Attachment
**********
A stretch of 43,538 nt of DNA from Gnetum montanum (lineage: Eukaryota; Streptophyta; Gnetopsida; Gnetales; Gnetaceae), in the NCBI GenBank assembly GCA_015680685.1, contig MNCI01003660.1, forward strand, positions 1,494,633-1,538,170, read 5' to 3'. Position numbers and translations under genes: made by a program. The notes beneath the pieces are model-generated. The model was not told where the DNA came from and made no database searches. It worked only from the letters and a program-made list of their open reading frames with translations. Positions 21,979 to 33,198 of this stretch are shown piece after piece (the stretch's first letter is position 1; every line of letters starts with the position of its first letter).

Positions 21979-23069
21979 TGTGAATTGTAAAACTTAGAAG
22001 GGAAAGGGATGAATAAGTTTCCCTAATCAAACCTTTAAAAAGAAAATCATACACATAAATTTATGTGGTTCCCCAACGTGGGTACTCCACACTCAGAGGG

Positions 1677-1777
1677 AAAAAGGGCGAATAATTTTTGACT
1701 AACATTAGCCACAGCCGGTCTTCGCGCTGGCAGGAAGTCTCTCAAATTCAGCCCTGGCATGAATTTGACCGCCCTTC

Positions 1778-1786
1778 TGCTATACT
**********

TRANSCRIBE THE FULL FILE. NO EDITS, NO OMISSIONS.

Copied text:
A stretch of 43,538 nt of DNA from Gnetum montanum (lineage: Eukaryota; Streptophyta; Gnetopsida; Gnetales; Gnetaceae), in the NCBI GenBank assembly GCA_015680685.1, contig MNCI01003660.1, forward strand, positions 1,494,633-1,538,170, read 5' to 3'. Position numbers and translations under genes: made by a program. The notes beneath the pieces are model-generated. The model was not told where the DNA came from and made no database searches. It worked only from the letters and a program-made list of their open reading frames with translations. Positions 21,979 to 33,198 of this stretch are shown piece after piece (the stretch's first letter is position 1; every line of letters starts with the position of its first letter).

Positions 21979-23069
21979 TGTGAATTGTAAAACTTAGAAG
22001 GGAAAGGGATGAATAAGTTTCCCTAATCAAACCTTTAAAAAGAAAATCATACACATAAATTTATGTGGTTCCCCAACGTGGGTACTCCACACTCAGAGGG

Positions 1677-1777
1677 AAAAAGGGCGAATAATTTTTGACT
1701 AACATTAGCCACAGCCGGTCTTCGCGCTGGCAGGAAGTCTCTCAAATTCAGCCCTGGCATGAATTTGACCGCCCTTC

Positions 1778-1786
1778 TGCTATACT